Remote area employee housing – input tax credits denied
In Rio Tinto Services Limited v Commissioner of Taxation  FCA 94, the Federal Court found that the taxpayer was not entitled to input tax credits on acquisitions related to the provision of remote area employee housing. Rio Tinto argued that the acquisitions were wholly for a creditable purpose, as the supply of residential accommodation was not an end commercial objective in itself, but was wholly incidental and necessary to the relevant mining operations. The Court rejected this “enterprise costs” argument, finding that the acquisitions related to making supplies that would be input taxed. For further details of the case and its implications, see this TaxTalk Alert.
GST-free health supplies – residential care
Three legislative determinations which affect the GST-free health supply rules have been registered on the Federal Register of Legislative Instruments. The Determinations all relate to the amendments made to the specified care and services listed in Schedule 1 to the Quality of Care Principles 2014 (made under the Aged Care Act 1997) that came into effect on 1 July 2014.
he A New Tax System (Goods and Services Tax) (GST-free Supply—Residential Care—Government Funded Supplier) Determination 2015 and the A New Tax System (Goods and Services Tax) (GST- free Supply—Residential Care—Non-government Funded Supplier) Determination 2015 ensure that eligible residents of State or Territory funded and privately funded residential accommodation will receive GST-free all the residential care services that are GST-free to eligible residents of Commonwealth funded services (under the Aged Care Act 1997), taking into account the 2014 changes to the Quality of Care Principles. The GST-free Supply (National Disability Insurance Scheme Supports) Amendment Determination 2015 updates references in earlier NDIS determinations to take into account these changes.
All three legislative determinations are taken to have commenced on 1 July 2014.
References to “Australia” in the GST legislation
The Treasury Legislation Amendment (Repeal Day) Act 2015 (the Amendment Act), among other things rewrites the provisions which define “Australia” for income tax purposes, following a “one term, one meaning” protocol. This has flow on implications for indirect tax laws, including the GST law. In essence, these involve replacing all references to Australia in the GST legislation with the term "indirect tax zone", with effect from 1 July 2015.
According to the Explanatory Memorandum to the Bill, this is intended to be no different to the current scope of 'Australia' for indirect tax purposes, but "this change in terminology allows the policy outcome to be preserved while still having a consistent definition of Australia across the taxation laws".
Corresponding changes to the GST Regulations are contained in the Exposure Draft Tax and Superannuation Legislation Amendment (Sunsetting Measures) Regulation 2014. The Amendment Act also contains changes to the definition of Australia in the Australian Business Number (ABN) legislation, to align it with the income tax, rather than the GST definition.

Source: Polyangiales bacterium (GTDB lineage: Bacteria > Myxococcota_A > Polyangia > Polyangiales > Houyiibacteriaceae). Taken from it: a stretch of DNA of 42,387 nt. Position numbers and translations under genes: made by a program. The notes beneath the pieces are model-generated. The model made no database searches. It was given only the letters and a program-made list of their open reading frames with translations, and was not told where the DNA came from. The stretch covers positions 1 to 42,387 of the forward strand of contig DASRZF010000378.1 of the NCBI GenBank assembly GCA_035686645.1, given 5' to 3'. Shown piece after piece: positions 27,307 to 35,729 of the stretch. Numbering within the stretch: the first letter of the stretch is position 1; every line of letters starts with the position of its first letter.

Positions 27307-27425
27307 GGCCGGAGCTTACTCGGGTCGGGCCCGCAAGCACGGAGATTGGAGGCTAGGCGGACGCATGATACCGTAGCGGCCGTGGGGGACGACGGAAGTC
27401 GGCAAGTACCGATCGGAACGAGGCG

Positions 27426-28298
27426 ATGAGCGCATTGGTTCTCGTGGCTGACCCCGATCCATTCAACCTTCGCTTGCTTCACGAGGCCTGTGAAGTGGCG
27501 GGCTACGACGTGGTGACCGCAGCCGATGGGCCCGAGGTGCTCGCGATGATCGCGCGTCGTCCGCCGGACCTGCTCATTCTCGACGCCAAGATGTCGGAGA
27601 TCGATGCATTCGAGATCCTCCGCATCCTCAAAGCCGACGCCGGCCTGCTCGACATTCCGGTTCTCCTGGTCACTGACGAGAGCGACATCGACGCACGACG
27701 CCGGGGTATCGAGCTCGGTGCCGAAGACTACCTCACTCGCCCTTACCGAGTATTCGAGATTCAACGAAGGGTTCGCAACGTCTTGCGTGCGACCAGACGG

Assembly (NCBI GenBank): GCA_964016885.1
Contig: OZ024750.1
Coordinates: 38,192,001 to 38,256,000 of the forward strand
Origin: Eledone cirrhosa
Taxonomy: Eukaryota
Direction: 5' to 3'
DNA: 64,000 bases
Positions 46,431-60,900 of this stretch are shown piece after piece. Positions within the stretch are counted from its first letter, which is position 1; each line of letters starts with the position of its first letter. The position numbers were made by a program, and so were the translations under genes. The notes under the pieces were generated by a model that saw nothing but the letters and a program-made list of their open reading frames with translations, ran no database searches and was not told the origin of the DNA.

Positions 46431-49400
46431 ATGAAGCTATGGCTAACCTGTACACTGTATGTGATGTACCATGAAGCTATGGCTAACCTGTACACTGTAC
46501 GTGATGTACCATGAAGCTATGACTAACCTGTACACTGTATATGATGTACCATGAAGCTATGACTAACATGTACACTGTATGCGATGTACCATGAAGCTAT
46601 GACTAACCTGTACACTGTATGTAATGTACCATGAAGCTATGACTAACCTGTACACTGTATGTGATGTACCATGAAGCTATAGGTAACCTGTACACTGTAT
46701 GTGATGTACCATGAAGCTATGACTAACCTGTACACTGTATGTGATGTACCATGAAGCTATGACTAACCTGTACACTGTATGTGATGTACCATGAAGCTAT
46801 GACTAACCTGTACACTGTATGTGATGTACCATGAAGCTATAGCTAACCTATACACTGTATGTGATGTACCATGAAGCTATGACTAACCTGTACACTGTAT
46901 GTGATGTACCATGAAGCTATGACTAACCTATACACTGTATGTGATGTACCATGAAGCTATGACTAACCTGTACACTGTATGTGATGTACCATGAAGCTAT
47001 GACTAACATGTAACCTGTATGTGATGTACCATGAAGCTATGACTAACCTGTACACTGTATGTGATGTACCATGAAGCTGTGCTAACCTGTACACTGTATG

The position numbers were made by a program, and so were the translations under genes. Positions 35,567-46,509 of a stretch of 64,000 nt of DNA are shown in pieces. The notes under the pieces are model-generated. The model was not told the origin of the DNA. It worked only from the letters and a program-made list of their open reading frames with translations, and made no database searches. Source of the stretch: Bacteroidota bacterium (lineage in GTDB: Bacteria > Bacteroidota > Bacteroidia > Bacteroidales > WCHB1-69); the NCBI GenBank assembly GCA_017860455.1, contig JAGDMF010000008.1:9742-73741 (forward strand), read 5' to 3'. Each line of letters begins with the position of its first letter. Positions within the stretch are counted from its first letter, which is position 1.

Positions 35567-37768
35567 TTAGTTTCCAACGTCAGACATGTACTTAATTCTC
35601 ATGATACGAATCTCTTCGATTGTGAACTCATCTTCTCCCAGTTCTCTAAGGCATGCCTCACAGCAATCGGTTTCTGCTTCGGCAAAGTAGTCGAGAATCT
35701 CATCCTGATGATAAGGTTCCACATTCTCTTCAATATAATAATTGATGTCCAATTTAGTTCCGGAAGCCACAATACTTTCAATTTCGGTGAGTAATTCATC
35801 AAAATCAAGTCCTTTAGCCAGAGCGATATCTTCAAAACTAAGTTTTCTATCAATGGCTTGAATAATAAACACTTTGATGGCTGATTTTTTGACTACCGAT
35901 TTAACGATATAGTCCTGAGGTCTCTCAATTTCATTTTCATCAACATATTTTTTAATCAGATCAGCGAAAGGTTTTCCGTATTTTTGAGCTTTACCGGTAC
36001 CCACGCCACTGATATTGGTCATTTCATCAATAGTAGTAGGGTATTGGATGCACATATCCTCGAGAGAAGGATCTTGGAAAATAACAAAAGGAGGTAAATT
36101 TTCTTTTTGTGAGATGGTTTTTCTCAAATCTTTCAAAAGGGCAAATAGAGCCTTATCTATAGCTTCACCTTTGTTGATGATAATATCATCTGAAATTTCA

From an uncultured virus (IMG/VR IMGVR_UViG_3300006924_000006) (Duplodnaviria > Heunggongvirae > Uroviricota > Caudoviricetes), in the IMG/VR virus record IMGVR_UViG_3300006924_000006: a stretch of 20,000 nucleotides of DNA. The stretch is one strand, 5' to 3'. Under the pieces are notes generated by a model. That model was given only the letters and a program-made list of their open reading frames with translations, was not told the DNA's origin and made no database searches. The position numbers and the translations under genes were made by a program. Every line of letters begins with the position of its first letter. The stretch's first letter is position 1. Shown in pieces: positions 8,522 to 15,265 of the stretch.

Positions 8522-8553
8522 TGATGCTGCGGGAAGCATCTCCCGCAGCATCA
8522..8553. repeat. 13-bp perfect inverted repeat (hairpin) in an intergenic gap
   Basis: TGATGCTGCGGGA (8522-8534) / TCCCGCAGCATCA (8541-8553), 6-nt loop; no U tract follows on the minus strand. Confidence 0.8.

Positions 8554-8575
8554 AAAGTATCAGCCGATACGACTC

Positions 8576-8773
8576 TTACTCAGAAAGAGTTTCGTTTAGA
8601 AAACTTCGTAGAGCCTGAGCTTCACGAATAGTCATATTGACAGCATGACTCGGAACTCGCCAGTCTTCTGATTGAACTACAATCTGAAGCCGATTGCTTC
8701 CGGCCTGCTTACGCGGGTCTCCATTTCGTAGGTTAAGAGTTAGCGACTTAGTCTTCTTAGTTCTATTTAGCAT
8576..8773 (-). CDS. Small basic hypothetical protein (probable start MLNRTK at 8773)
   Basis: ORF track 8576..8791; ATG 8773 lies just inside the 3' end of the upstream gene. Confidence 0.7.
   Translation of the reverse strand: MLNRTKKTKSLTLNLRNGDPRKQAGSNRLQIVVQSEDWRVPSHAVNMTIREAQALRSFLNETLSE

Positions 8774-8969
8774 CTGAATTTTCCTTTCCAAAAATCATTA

The new "indirect tax zone" term will also apply from 1 July 2015 for luxury car tax and wine equalisation tax purposes.
Remake of the Customs Regulations
The Australian Customs and Border Protection Service has released exposure drafts of the Customs Regulation 2015 and the Customs (International Obligations) Regulation 2015. The draft regulations propose to remake the Customs Regulations 1926 (the Regulations), which are due to sunset on 1 April 2015. They also propose amendments to the Regulations to improve their operation, including repealing redundant provisions, simplifying language, restructuring provisions that are difficult to navigate and making other minor changes.
Increase in excise duty rates
Rates of excise and excise-equivalent customs duty on certain spirits, beer and petroleum products (including gaseous fuels) have increased effective 2 February 2015 in line with biannual indexation.
Administration of the Tariff Concession System
The Australian National Audit Office (ANAO) has recently released its report on Customs' Administration of the Tariff Concession System (TCS). The ANAO made three recommendations aimed at building greater awareness of the TCS, improving the transparency and accountability of the Tariff Concession Order (TCO) decision- making process, and better supporting the delivery and oversight of compliance activities directed at managing the risk of TCO misuse.
Anti-dumping reforms introduced into Parliament
The Customs Amendment (Anti-Dumping Measures) Bill (No 1) 2015 and the Customs Tariff (Anti-Dumping) Amendment Bill 2015, introduced into the House of Representatives on 26 February 2015, propose to strengthen and modernise Australia's anti-dumping laws.
Specifically, the Bills:
- introduce more stringent deadlines for the submission of information to dumping and subsidisation investigations
- simplify and modernise the publication provisions for anti-dumping notices
- consolidate the lodgement provisions for anti- dumping applications and submissions
- amend the provisions dealing with new exporters
- implement a higher procedural and legal threshold for review to be undertaken by the Anti-Dumping Review Panel
- allow the Government to replace the statutory International Trade Remedies Forum with administrative business consultative arrangements, and
- clarify a number of provisions including those dealing with the length of the investigation period in anti-dumping matters, cumulative assessment of injury, normal value, calculation of the dumping margin, material injury determinations, effective notice periods, the definition of a subsidy, the lesser duty rule and the operation of the exemption provisions.
It is expected that these measures will commence on a single day to be fixed by Proclamation